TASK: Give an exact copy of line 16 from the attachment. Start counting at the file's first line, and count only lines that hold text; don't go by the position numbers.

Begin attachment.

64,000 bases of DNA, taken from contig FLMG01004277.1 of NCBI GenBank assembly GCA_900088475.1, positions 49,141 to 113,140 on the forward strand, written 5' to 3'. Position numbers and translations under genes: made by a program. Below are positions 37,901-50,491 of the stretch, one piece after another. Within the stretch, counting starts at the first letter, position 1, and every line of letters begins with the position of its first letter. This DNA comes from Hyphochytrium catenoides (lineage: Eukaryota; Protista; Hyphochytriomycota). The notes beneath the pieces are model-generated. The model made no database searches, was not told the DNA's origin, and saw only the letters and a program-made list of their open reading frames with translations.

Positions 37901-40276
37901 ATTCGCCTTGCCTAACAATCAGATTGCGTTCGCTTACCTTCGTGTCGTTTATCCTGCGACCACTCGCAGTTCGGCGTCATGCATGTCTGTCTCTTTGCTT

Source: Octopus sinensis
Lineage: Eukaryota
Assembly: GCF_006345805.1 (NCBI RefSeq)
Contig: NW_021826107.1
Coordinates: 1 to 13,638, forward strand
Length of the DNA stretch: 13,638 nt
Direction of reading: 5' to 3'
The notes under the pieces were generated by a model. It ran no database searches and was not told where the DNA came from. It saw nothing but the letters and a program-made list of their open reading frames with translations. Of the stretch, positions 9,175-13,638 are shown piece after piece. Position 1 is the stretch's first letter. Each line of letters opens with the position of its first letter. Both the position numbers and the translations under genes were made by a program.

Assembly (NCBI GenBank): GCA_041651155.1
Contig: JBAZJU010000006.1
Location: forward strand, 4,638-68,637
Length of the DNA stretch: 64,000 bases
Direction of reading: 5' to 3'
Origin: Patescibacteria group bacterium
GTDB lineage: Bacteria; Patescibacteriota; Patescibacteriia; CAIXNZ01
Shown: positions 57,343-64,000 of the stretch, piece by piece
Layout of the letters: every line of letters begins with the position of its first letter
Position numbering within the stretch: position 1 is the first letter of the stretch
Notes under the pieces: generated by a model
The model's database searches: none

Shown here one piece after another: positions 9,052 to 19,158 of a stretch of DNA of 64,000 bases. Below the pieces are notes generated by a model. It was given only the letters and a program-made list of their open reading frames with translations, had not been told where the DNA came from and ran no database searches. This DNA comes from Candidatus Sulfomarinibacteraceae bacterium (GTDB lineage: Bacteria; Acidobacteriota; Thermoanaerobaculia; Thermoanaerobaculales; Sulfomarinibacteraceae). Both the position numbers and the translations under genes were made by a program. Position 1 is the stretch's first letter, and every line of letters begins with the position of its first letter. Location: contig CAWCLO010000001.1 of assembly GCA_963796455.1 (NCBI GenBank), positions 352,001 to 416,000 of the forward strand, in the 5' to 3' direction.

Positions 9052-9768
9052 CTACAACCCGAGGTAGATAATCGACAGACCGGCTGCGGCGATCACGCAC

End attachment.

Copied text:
Direction of reading: 5' to 3'